14 posted on 12/30/2005 8:16:20 AM PST by COBOL2Java (The Katrina Media never gets anything right, so why should I believe them?)
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To: Dog Gone
" I'm guessing you probably don't run a business."

And I'm guessing you don't know much about the generation buisness. Watch the headlines, somebody will install scrubbers on this.

15 posted on 12/30/2005 8:21:56 AM PST by BipolarBob (Yes I backed over the vampire, but I swear I looked in my rearview mirror.)
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To: COBOL2Java

> This certainly doesn't help the Vegas area with their
> growing energy demands.

And growing water demands, and of the two, the water
may be the more serious problem.

Somehow I don't expect to see this story in the WaPo,
with an "indian women and children hardest hit" subtitle.


16 posted on 12/30/2005 8:22:29 AM PST by Boundless
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To: SmithL

LOL! The plant is less than 300 miles from the largest clean-burning coal deposit in the world (Clinton's Escalante Staircase Nantional Monument).


17 posted on 12/30/2005 8:22:38 AM PST by an amused spectator (Bush Runner! The Donkey is after you! Bush Runner! When he catches you, you're through!)
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To: Dog Gone; BipolarBob

A lot of people have the impression that a power plant is a license to print money. It isn't, those guys walk a very tight line. I had the experience of sitting for a while next to the guy whose job it was to make the daily deals that kept a power plant running. Some days they are making money, some days they lose a small amount, but its better to keep running, some days they shut down because the money isn't there.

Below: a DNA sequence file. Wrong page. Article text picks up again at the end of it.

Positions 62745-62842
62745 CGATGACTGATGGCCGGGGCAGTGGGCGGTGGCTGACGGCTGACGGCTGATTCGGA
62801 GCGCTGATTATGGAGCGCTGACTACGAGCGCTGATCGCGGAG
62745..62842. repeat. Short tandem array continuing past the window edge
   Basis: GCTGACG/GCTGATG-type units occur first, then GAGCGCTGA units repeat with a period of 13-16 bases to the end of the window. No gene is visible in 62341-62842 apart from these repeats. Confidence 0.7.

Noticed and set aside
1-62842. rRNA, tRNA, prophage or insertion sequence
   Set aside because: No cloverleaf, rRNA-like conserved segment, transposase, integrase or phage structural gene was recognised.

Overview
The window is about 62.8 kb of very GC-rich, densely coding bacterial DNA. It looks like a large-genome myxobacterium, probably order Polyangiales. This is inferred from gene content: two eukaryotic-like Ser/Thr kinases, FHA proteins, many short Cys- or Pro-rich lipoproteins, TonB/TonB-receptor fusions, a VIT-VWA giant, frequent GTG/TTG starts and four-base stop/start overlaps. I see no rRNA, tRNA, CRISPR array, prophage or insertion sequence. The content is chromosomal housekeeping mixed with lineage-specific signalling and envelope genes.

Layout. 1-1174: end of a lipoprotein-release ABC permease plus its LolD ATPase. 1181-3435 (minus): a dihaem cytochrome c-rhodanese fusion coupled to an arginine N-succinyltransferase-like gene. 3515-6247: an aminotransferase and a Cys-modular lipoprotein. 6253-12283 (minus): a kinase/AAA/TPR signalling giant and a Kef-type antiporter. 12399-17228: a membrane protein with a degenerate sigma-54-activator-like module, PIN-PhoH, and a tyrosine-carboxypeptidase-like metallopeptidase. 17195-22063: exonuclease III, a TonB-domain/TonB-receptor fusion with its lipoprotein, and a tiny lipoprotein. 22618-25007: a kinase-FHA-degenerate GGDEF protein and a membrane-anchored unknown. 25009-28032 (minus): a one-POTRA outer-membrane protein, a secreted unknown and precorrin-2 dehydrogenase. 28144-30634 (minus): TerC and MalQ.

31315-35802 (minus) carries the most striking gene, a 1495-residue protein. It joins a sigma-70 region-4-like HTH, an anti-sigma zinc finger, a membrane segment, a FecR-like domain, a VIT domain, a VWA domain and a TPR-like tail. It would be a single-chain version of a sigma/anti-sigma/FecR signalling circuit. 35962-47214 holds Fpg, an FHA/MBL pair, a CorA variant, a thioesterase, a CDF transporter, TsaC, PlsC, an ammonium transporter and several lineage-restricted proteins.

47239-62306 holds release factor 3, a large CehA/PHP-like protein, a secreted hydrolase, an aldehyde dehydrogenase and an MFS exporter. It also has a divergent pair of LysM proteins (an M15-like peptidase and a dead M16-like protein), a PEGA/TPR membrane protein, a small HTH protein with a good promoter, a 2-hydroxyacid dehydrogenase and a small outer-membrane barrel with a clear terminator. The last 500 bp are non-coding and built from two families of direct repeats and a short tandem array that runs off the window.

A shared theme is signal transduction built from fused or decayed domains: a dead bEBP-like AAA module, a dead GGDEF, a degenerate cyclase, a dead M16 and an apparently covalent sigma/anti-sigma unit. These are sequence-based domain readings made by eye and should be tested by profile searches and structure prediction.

They are constantly calculating the cost of fuel versus the price offered on the market, and some days they run, and some days they don't. This is a pretty big plant, not a peaker. But the economics are always borderline.


18 posted on 12/30/2005 8:25:12 AM PST by marron
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To: SmithL
The real losers will be the consumers who won't have enough electricity this summer. The gummint will take care of the displaced Navajo workers. There's plenty of taxpayer-funded welfare money to hand out, although exchanging productive, honest work for a gummint check somehow seems like a loser to me.

The wackos got a bunch of things shutdown in CA (Rancho Seco, SONGS-1) and elsewhere (Trojan), and now they're going after facilities in NV. Arizona is next.

So another 1600 MW of capacity is lost. I hope the people in CA remember this incident, and where the blame lies, when they're looking at blackouts sometime in the future. But, being mostly idiots, they probably won't, and will blame the "evil corporations", the utilities, for "price fixing".

19 posted on 12/30/2005 8:25:23 AM PST by chimera
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To: SmithL

Oh those quirky environmentalist, aren't they a fun group! Killing off jobs and people. They should be made to support everyone who loses their income due to environmental activism.


20 posted on 12/30/2005 8:26:12 AM PST by pepperdog
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To: Dog Gone

Utilities can pass through these costs to their rate payers. Taking 1500 mw off line doesn't make sense.


21 posted on 12/30/2005 8:27:23 AM PST by Eric in the Ozarks
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To: SmithL